The strange, oversexed, exhilarating new Starz series Now Apocalypse opens with a bleak observation: “In these f-cking dark and scary times, it’s easy to adopt a ‘What difference does it make?’ attitude,” says protagonist Uly (Avan Jogia). “So I often find myself in these situations where my heart’s pounding so fast I can barely breathe, and I can’t tell if it’s excitement or terror or both.” There’s something au courant about the mix of nihilism and nerves he describes. But it’s also an apt summation of what it’s like to be young, artistic and broke in a city that eats people like you for brunch.
In fact, the show’s creator, cult filmmaker Gregg Araki, has been mining this headspace for most of his three-decade career. Once associated with New Queer Cinema–the loose ’90s movement that launched Todd Haynes and Gus Van Sant–he’s known for making campy, candy-hued pop art with undertones of paranoia. Araki broke through at Sundance with the HIV-positive fugitives of 1992’s The Living End. Like a countercultural 90210, many of his subsequent films spin sex, drugs and teen angst into surreal black comedy populated by pretty pansexuals whose decadence befits the end times. With this show, he graduates to Melrose Place.
Uly (short for Ulysses, naturally) is the shaggy hero of this alterna-soap, an aimless postcollegiate stoner in L.A. who’s taken up vlogging because, he says, “movies are even more irrelevant now than books.” As he hunts for purpose and connection but finds only sex, mostly with men, his tragically straight roommate Ford (Beau Mirchoff)–a studly, puppyish aspiring screenwriter with a rich dad–romances an affectless rocket scientist (Roxane Mesquida). Uly’s best friend Carly (Kelli Berglund) pays for acting classes with sessions as a cam girl. The pals’ mealtime chats are as rich in X-rated real talk as Carrie Bradshaw’s confabs–a debt freely acknowledged by Araki, who has described the show as “queer Sex and the City meets Twin Peaks. With an alien.”
Though Now Apocalypse is sillier and less philosophically ambitious than Twin Peaks, its similar commingling of the soapy, the psychological and the supernatural justifies the citation. Araki doesn’t rip off David Lynch’s rural noir, like recent TV tributes such as Riverdale, which he’s directed; he’s a stylist in his own right, and the show’s look draws on his own neon-lit, self-consciously trashy tropes. The extraterrestrial in question is a sort of human-size Godzilla that Uly keeps seeing in sexually violent visions that could be nightmares, premonitions, real life or a side effect of too much weed. As the encounters grow more vivid, Uly discovers a lizard-people conspiracy theorist (played by punk icon Henry Rollins) on YouTube and starts to fear a cataclysm. These scenes resemble 1950s B movies as remixed by Freud–sci-fi vignettes that complement the millennial characters’ hyperreal world of Tinder, vape pens and sexual fluidity. (That these details feel more like self-parody than intergenerational shaming may be a credit to Araki’s younger writing partner Karley Sciortino, a sex writer who hosts Viceland’s show Slutever.)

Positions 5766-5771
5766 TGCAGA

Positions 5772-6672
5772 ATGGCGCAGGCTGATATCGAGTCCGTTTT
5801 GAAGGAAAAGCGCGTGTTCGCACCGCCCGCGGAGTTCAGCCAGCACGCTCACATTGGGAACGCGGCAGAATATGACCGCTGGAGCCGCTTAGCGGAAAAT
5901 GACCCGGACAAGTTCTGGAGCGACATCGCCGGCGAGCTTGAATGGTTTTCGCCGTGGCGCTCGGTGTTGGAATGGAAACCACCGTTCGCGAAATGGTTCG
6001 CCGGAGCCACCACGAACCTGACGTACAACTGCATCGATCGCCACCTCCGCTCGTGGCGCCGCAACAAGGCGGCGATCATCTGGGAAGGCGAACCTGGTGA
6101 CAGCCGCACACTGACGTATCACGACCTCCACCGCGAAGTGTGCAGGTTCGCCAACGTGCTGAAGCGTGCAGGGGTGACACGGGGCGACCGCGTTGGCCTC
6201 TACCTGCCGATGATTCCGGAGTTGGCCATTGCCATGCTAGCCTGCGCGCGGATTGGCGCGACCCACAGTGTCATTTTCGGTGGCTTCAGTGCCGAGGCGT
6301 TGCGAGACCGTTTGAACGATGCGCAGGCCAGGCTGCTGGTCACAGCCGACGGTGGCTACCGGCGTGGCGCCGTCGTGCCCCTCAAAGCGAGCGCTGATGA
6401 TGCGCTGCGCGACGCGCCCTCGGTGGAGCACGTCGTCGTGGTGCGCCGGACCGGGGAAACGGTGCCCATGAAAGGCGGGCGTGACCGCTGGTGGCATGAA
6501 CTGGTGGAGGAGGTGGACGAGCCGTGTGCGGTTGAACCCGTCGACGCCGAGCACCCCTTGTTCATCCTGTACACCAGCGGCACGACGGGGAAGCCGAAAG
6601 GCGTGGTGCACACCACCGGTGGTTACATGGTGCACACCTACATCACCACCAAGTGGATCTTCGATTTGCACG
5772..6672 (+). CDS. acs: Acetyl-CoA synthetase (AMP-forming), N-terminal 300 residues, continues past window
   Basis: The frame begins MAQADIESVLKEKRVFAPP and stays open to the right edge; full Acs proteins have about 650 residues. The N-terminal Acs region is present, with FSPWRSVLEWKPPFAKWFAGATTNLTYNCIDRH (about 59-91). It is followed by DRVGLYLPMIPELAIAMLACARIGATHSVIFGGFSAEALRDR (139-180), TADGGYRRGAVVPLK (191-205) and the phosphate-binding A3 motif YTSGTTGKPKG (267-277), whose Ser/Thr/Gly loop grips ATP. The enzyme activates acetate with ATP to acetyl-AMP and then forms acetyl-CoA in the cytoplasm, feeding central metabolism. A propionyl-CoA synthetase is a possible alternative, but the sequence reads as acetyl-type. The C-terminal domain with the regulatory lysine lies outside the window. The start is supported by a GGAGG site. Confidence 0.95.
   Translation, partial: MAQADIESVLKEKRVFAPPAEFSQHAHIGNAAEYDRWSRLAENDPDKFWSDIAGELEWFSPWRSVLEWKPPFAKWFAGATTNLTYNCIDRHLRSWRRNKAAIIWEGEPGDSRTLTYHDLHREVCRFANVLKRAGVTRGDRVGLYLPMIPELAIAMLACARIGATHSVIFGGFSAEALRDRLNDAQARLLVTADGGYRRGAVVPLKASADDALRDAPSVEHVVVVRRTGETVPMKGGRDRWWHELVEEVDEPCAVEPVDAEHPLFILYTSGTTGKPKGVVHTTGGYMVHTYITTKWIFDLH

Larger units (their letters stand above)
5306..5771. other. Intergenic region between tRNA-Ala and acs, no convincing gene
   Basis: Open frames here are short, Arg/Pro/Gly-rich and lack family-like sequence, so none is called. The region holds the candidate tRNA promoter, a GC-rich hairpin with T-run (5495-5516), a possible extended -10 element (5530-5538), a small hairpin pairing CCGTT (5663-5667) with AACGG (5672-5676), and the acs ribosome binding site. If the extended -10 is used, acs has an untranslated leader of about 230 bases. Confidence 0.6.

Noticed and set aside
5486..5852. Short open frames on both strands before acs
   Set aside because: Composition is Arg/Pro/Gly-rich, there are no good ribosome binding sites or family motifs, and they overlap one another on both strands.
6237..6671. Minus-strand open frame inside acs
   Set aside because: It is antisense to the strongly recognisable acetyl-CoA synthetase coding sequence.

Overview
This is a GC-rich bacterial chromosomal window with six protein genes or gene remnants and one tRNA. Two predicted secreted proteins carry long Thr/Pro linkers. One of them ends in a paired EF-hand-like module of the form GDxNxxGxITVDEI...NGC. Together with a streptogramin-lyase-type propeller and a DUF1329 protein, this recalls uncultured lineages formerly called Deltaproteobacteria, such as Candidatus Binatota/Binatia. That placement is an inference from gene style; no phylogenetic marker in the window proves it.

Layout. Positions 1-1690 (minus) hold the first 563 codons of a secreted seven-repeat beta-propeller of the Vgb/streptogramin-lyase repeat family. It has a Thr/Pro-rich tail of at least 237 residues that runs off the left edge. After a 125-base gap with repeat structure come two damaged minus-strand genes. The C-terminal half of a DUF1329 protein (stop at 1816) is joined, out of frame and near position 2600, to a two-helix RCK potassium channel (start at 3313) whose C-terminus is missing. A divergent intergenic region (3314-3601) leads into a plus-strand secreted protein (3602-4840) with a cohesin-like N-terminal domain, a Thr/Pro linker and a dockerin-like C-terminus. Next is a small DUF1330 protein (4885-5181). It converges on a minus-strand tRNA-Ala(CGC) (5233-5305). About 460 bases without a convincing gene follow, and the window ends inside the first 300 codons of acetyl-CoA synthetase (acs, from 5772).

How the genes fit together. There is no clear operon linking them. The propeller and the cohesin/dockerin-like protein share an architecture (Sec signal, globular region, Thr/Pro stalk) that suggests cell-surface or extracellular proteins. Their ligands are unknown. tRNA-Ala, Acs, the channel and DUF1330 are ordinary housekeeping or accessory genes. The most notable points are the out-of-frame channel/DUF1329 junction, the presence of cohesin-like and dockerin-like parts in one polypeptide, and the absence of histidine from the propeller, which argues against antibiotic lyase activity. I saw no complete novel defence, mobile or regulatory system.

Critics tend to take it as a sign of arrested development that Araki keeps coming back to the quarter-life crises of fringey hedonists. But his neon Armageddon allegories have evolved over the years, adapting as apocalyptic anxiety coalesced around first the AIDS crisis, then Y2K, and most recently the dual existential threats of climate change and Trump-era geopolitical chaos. With its casual queerness, its tinfoil-hat doomsayers and its vague but pervasive mood of foreboding, Now Apocalypse fun-house-mirrors a world that has finally caught up to Araki. If ever there was a time for free-loving youths to party through their panic, then surely that moment is now.
This appears in the March 18, 2019 issue of TIME.